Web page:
Poor Password Protection Leaves Legal Sector Vulnerable To Data Breaches
Millions of people across the globe continue to use hack-able passwords, underestimating the importance of creating a unique password to protect themselves, their business and clients from cyber criminality.
The inaugural UK Cyber Survey, released by the National Cyber Security Centre (NCSC), has found that over 23 million people are still using ‘123456’ as their main password protecting their data from unscrupulous cyber criminals.
Incredibly, 7.7 million additional password users have opted for ‘123456789’ as their main password defence. The analysis of the 100,000 most commonly re-occurring passwords highlights the increased vulnerabilities to a law firm’s security if an ordinary password is used.
In the UK alone, premier league teams like Liverpool, Chelsea, Arsenal, Manchester United and Everton are used as the main barrier of password protection by around 800,000 users. Whilst this is dangerous for a personal account, the cyber report highlights that less than half of respondents use a strong, separate password for their accounts; potentially placing a law firm’s security at risk.
The NCSC emphasised that millions of commonly used passwords are pwned (sold) on the dark web and harvested by cyber criminals. These harvested lists are then used by cyber criminals to breach the perimeters of a user’s account or used to move within a network of less defended systems.
Overall, only 15% of respondents felt they had a comprehensive understanding of how to protect themselves from harmful activity.
42% of anxious respondents feared a lack of understanding in effective cyber hygiene as a determining factor that will mean they are exploited financially by 2021.
As more businesses move towards flexible and remote working patterns, it was alarming that a third of users fail to apply PINs and passwords on their mobile phones and tablets; any work-related activity completed through these devices could therefore become vulnerable as a result.
Dr Ian Levy, NCSC Technical Director, said:
“We understand that cyber security can feel daunting to a lot of people, but the NCSC has published lots of easily applicable advice to make you much less vulnerable.
“Password re-use is a major risk that can be avoided – nobody should protect sensitive data with something that can be guessed, like their first name, local football team or favourite band.
“Using hard to guess passwords is a strong first step and we recommend combining three random but memorable words. Be creative and use words memorable to you, so people can’t guess your password.”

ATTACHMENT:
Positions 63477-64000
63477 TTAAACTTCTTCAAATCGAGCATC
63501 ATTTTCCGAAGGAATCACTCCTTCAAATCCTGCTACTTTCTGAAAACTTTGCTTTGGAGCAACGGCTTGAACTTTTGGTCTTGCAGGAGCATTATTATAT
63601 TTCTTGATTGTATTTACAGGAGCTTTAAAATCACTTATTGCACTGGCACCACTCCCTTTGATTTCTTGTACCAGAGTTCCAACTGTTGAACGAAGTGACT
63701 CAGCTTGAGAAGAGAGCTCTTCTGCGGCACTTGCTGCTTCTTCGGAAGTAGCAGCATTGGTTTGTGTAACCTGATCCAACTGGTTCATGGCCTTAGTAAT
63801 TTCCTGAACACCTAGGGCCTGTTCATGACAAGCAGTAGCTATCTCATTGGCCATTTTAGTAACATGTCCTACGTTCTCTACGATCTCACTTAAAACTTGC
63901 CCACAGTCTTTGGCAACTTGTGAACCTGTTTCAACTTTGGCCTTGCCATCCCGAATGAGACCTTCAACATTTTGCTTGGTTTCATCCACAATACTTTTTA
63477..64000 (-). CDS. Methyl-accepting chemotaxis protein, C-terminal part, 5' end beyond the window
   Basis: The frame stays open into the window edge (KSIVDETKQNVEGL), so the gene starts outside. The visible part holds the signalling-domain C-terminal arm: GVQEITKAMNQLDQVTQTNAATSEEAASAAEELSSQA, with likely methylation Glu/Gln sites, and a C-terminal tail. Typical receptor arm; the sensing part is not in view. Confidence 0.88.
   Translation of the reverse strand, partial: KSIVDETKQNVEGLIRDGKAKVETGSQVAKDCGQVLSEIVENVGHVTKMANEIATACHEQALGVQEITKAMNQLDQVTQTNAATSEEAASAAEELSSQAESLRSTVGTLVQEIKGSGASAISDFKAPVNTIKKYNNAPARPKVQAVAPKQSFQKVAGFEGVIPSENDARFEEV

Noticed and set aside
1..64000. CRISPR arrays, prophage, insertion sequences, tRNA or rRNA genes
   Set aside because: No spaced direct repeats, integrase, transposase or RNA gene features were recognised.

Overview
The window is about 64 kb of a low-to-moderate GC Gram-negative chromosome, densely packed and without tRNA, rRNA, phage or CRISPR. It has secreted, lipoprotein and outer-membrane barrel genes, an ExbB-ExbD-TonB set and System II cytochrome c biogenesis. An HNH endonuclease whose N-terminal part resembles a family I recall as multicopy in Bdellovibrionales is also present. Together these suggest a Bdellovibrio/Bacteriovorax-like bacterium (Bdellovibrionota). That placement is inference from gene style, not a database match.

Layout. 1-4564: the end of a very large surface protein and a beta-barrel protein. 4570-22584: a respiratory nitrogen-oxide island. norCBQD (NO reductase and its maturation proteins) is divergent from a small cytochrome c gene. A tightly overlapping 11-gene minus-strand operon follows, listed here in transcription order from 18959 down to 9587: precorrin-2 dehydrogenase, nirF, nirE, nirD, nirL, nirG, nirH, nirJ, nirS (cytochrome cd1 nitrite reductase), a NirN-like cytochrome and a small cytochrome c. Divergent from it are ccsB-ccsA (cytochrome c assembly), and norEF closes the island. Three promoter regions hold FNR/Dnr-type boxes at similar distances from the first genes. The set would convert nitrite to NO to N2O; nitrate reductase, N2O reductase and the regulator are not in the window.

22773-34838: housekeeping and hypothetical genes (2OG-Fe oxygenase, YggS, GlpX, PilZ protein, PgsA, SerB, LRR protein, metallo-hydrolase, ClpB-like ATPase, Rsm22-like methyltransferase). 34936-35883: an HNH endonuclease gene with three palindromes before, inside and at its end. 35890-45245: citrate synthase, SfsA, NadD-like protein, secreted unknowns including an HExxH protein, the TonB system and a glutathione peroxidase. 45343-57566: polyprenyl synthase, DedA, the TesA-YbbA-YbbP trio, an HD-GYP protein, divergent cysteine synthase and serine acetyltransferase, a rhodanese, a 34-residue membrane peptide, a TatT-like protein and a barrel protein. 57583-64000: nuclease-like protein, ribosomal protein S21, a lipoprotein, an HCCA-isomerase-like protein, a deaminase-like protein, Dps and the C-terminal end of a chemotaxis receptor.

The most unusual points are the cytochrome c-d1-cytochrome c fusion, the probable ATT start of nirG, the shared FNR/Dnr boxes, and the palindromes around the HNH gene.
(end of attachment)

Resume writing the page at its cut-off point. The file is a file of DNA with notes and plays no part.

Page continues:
Margot James, DMCS’ Digital and Creative Industries Minister, said:
“Cyber security is a serious issue, but there are some simple actions everyone can take to better protect against hackers.
“We shouldn’t make their lives easy so choosing a strong and separate password for your email account is a great practical step.
“Cyber breaches can cause huge financial and emotional heartache through theft or loss of data which we should all endeavour to prevent.”
David Lidington, Chancellor of the Duchy of Lancaster and Minister for the Cabinet Office, said:
“Given the growing global threat from cyber attacks, these findings underline the importance of using strong passwords at home and at work.”
Troy Hunt, International Web Security Expert, said:
“Making good password choices is the single biggest control consumers have over their own personal security posture.
“We typically haven’t done a very good job of that either as individuals or as the organisations asking us to register with them.
“Recognising the passwords that are most likely to result in a successful account takeover is an important first step in helping people create a more secure online presence.”
Whilst many law firms and businesses are beginning to increase their knowledge of cyber security and improve their defence budgets to reflect the increased risk, it is concerning that poor understanding and human error could potentially leave your clients exposed to ruthless cyber criminality.
Are your employees adequately trained in effective cyber hygiene and security? Do you ensure that your passwords are robust, individualised, unique and free from variations that have been sold on the dark web?